Borrowed – Sean Bolton

 Sad boys in bars smile
in unexpected ways.
A kindness that is foreign
to these beautiful scenes.
Disconnected, a sad boy
draws slowly from his beer,
and then a cigarette. Matrices of
smoke’s confusion litter the air.
Ask her.

Waitresses are polite, bending
at the hip to pour from pitchers
with absent smiles. We drink these
in with music, pointless as
weeping. Some night soon
a waitress may dream
a sad boy’s eyes, unrecognized,
perhaps in the face of a lover.
She’ll move in her sleep.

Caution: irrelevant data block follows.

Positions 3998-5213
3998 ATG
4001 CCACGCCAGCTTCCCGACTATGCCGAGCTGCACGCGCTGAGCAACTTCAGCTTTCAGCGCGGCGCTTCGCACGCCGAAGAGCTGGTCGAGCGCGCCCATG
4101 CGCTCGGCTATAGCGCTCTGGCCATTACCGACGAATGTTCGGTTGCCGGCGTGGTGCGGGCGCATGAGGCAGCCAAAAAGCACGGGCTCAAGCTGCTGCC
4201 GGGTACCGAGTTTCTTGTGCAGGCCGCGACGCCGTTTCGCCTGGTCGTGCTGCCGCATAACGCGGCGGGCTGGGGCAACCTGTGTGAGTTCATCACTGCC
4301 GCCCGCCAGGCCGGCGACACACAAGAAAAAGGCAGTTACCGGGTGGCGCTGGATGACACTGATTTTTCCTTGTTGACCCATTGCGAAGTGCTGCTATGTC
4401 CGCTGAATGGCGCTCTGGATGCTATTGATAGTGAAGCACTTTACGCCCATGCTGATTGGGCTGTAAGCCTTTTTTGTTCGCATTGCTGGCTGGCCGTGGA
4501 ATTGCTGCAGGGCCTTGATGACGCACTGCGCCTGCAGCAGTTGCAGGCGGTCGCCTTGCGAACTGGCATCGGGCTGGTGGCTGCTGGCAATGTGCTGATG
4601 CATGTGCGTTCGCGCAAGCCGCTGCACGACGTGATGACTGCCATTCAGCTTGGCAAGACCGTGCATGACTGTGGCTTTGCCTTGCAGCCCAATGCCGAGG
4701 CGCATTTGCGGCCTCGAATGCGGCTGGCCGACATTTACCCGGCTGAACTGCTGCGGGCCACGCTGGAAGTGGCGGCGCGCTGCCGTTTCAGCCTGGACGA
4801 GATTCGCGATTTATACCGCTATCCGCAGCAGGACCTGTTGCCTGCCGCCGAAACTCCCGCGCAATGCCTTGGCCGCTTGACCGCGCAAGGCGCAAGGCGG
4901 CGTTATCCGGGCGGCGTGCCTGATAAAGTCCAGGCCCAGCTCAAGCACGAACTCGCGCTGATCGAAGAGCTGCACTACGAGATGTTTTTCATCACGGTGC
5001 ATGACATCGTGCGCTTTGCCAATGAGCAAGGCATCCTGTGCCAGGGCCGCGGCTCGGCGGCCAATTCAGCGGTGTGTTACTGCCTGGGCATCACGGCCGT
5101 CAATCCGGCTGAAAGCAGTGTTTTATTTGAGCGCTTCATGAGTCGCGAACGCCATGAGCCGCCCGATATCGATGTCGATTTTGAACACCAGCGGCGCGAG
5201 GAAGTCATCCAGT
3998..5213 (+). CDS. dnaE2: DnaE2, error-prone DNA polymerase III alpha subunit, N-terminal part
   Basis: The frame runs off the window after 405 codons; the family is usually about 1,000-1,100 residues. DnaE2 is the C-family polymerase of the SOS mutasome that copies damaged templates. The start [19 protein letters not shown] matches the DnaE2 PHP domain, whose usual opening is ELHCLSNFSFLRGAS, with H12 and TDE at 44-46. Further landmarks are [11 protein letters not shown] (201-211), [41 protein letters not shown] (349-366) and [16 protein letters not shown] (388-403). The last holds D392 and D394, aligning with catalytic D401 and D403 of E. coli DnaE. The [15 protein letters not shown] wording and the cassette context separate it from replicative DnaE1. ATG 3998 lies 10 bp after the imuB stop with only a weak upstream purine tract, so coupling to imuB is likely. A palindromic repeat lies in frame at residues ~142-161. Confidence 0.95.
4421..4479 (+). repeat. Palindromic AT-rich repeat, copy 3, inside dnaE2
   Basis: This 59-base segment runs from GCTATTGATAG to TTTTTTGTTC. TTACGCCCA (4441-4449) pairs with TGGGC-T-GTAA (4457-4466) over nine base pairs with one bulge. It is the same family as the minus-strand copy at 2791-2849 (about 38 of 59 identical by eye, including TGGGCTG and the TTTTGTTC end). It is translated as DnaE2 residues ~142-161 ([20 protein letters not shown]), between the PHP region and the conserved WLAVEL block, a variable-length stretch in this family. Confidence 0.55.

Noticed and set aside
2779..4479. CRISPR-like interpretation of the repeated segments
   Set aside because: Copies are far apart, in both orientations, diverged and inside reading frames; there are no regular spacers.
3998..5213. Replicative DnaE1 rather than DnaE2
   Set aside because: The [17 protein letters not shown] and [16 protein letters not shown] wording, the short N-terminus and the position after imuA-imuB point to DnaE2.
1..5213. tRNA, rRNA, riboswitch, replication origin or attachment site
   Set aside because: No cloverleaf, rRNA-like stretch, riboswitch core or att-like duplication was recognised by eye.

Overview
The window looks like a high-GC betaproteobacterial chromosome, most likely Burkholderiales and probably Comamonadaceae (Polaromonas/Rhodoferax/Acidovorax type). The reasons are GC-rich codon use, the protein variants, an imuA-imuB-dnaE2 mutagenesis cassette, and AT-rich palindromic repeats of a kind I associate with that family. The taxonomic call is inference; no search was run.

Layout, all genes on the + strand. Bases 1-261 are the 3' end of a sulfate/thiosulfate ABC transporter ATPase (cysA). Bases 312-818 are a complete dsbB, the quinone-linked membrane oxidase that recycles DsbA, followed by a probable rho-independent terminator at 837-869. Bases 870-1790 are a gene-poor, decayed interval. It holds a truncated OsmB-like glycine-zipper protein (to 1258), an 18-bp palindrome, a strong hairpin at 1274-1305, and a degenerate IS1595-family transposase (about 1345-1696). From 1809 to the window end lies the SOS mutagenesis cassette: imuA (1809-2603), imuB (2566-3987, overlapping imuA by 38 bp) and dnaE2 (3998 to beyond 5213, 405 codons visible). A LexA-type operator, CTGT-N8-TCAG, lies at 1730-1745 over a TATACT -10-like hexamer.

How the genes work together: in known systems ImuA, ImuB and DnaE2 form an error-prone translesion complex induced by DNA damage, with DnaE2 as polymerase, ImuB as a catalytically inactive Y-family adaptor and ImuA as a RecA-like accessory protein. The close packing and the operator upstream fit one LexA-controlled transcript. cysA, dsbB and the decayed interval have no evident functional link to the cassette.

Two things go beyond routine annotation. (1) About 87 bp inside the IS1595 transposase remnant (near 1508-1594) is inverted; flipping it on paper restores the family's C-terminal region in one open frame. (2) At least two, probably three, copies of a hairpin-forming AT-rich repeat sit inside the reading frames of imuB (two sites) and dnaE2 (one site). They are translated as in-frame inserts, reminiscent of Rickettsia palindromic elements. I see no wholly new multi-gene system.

Hum quietly: a desire to
come home, and to be
held for the first time.
Ask her.

A sad boy watches a waitress
through rills of cigarette smoke.
Not even his. Borrowed.
He looks at a clock, thinks,
“Maybe.” and “Time.”
Watches a small house in
the smoke fade. He swipes
a hand through the air.
Another stranger will have
another cigarette. This one
is burned down to the filter.

Micheal S BoltonSean Bolton received an MFA in Creative Writing, Poetry from Arizona State University. He currently teaches in the English Department at Santa Fe College. He has previously published poems in journals such as, Mad Hatters’ Review, The Gambler, and Otoliths. His chapbook, A Passion, was published by Gold Wake Press.